Independence Food & A Foodie Sidekick

>> Saturday, 26 May 2007

Guyana is often referred to as the Land of Six Peoples and the Land of Many Waters. Six peoples because our nation is made up of Africans, Indians, Portuguese, Chinese, Indigenous and the ever growing mixed race of which I am. It is fondly known as the Land of Many Waters due to it numerous rivers, the largest being the mighty Essequibo river.

Well, today this shapely country, (if you doubt it’s shapely, check out the map here ) :) the land of my birth, is celebrating 41 years of Independence. In honour of this occasion, in this week’s column, I decided to make two of our national dishes which, for me, personify who we are as Guyanese.

Cook-up Rice with beef, chicken and salted pork

Cook-Up Rice is a must-have dish on Saturdays. Cook-up as we call it, is a one-pot dish that consists of peas, rice and various meats – fresh and cured - that is cooked with coconut milk and fresh herbs. Cook-up rice is also a traditional Old Year’s Night (New Year’s Eve to some of you) meal.

The variety of ingredients in this dish, I feel, exemplifies the make-up of Guyana. We like to serve this dish with fried fish, fried ripe plantains and a simple salad.

Fried fish & fried ripe plantains

Sliced cucumbers & tomatoes

Another national dish we have is called Pepperpot. While Pepperpot can be eaten all year round, it is traditionally made and eaten at Christmas. Breakfast on Christmas morning would just not be breakfast without Pepperpot and bread, preferably homemade.

In Guyana, the Indigenous peoples are Amerindians and it is they that we have to thank for this unique, flavourful creation.

Pepperpot made with beef and pig-trotters

The key to excellent Pepperpot lies in good quality casreep. Casreep is a thick syrup that is obtained from boiled cassava juice. This flavourful syrup is used in many sauces and as flavourings in some dishes. I have some Trinidadian friends who L-O-V-E our casreep. They use it in place of burnt sugar to colour some of their dishes.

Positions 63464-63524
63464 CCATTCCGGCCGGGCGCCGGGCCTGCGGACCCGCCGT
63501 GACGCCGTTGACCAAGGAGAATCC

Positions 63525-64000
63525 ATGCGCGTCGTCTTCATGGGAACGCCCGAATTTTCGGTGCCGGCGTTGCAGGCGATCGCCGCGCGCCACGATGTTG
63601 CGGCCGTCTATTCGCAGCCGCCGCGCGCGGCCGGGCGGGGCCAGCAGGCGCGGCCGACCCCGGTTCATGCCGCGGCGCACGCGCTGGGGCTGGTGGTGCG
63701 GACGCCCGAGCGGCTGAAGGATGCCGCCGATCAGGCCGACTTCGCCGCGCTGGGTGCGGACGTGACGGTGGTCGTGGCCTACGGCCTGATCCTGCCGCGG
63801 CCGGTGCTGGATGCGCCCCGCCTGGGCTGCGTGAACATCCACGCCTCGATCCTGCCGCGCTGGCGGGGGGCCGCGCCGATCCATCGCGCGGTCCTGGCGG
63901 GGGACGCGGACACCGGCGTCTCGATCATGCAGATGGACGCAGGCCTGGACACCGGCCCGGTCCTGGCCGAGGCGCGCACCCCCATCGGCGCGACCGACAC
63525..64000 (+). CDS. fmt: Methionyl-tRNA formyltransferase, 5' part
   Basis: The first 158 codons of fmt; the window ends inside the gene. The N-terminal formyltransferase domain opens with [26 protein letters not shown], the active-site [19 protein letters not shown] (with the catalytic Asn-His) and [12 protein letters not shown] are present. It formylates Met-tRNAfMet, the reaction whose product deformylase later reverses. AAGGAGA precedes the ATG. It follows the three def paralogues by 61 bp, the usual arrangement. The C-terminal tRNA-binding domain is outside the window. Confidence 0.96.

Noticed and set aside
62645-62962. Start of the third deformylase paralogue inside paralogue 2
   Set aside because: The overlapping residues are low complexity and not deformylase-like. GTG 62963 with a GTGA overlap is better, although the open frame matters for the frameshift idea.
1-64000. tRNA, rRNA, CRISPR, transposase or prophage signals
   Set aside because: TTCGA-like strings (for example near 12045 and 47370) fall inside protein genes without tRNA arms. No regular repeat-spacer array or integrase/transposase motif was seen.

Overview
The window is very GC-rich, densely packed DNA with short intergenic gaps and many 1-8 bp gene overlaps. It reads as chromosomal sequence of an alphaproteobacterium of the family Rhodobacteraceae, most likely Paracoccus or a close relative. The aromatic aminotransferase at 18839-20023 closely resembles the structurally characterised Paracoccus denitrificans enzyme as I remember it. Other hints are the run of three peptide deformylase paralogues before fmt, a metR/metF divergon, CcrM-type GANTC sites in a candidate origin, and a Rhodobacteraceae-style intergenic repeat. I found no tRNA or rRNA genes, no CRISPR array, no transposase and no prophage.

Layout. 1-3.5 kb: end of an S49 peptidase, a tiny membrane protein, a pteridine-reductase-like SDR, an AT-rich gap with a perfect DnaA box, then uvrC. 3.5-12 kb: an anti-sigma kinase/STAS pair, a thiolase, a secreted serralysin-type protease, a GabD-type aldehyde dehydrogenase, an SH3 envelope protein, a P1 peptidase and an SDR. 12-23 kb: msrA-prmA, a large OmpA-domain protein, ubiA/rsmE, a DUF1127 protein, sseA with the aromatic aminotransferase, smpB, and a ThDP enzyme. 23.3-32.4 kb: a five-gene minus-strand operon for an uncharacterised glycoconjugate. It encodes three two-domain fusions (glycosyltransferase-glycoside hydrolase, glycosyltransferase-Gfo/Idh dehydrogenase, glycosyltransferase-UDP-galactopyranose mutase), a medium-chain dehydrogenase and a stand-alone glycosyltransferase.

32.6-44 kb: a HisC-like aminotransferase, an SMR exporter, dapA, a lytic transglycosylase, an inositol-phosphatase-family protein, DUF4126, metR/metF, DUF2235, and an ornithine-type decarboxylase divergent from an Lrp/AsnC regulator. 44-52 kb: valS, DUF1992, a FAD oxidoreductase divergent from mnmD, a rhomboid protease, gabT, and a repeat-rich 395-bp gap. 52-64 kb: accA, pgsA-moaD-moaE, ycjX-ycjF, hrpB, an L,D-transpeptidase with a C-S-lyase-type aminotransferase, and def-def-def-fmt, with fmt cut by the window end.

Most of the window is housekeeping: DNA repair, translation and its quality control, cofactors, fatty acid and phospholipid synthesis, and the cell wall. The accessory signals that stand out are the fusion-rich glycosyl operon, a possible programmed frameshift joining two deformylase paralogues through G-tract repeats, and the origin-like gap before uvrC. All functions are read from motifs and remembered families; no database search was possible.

To make Pepperpot you need some ingredients that may seem strange to some of you J - cow-heel, pig trotters and more familiar, beef. The other ingredients are flavourings: casreep, cinnamon, cloves, ginger, scotch bonnet pepper, dried orange or lemon peel, salt, sugar and water. The ingredients are put in a large pot and set on a roaring fire to cook for at least 1 hour.

Pepperpot tastes best the day(s) after it is made. It is eaten with bread that sops up the sweet-like sauce. Pepperpot lasts for days without refrigeration; this is done by reheating it twice a day to a boil. At each reheating, the flavours are further enriched.

So why make a traditional Christmas dish at Independence? Because I can :) more seriously, I made it because I wanted to salute and acknowledge our Indigenous heritage that makes Guyana such a special place.

Please email me if you’d like the recipe for either of the dishes: Cook-up rice or Pepperpot. I did not put them here because they would have made this post even longer.

This week’s column can be read here.

And now on to some serious foodie business...

Many of you out there have spouses, relatives and friends who are there, close by, to taste your creations, experiement on, and give feedback all the time. Me? I have my best friend Susan, as my family and relatives live in another country. She is my foodie sidekick.

Susan has created a blog, Foodie Sidekick, where those (spouses, partners, relatives & friends) who are at the receiving end of a foodie's creative, obsessive, compulsive, mad and delicious creations can gather, discuss and exchange among themselves the things we do in the name of food blogging, the tastes, the tantrums, the triumphs etc.

Here, let her tell you in her own words what the blog is all about.

"Are you now or have you ever been a Foodie Sidekick? Have you ever knowingly associated with Foodie Sidekicks? I hope so. Just like Batman had his Robin and Superman had his Krypto every foodie has one, two, three or more sidekicks. We are the people who have the pleasure of watching the foodies create glorious gastronomic delights. We are the people who have the delectable duty to taste those culinary creations. Whilst happily eating one of Cynthia’s wonderful meals I had the idea to start the Foodie Sidekick. The Foodie Sidekick is a place for all the foodie sidekicks to gather and let the world know just how all these wonderful dishes actually taste. Let you’re foodie sidekicks know that finally they have their own gathering space to talk about one of the most important aspects of food – eating it. Now, be very clear, you’re probably a foodie – that’s why you’re reading this here, but you can be a foodie and a foodie sidekick too. Come to Foodie Sidekick, take the test and see if you too are a Foodie Sidekick.!" Susan.

So I encourge you all to click here and send all your loved ones to dish about your dishes! (lol)

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